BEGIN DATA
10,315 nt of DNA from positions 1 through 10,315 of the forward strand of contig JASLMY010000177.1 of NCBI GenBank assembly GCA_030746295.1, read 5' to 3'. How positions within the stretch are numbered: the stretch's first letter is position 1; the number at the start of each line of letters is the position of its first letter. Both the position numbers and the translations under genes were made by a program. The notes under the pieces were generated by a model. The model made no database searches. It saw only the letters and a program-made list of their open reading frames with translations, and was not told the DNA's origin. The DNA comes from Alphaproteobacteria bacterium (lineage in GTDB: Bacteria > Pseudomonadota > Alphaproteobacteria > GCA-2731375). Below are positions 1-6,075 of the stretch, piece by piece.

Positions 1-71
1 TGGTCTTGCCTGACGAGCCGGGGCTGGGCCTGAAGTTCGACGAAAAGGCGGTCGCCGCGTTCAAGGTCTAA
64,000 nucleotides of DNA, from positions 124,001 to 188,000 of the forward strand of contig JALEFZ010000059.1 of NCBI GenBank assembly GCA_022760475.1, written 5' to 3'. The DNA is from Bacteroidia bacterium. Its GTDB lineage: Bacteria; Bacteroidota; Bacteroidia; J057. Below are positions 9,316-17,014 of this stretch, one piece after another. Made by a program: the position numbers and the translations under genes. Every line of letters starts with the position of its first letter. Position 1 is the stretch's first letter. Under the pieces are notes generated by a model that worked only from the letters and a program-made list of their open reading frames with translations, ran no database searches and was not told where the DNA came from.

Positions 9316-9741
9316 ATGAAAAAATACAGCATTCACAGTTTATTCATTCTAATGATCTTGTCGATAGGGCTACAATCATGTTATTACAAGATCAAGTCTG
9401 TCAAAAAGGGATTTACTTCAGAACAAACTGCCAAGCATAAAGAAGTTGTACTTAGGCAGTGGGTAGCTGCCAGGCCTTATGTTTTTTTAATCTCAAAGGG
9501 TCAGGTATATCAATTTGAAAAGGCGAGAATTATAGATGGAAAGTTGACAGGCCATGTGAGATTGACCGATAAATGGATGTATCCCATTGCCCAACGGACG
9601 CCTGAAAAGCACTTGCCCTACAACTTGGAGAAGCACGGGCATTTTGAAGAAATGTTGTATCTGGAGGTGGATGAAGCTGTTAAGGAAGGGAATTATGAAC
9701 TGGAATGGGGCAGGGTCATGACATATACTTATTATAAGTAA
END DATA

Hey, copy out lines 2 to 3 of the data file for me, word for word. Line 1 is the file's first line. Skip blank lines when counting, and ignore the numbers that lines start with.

Positions 1-71
1 TGGTCTTGCCTGACGAGCCGGGGCTGGGCCTGAAGTTCGACGAAAAGGCGGTCGCCGCGTTCAAGGTCTAA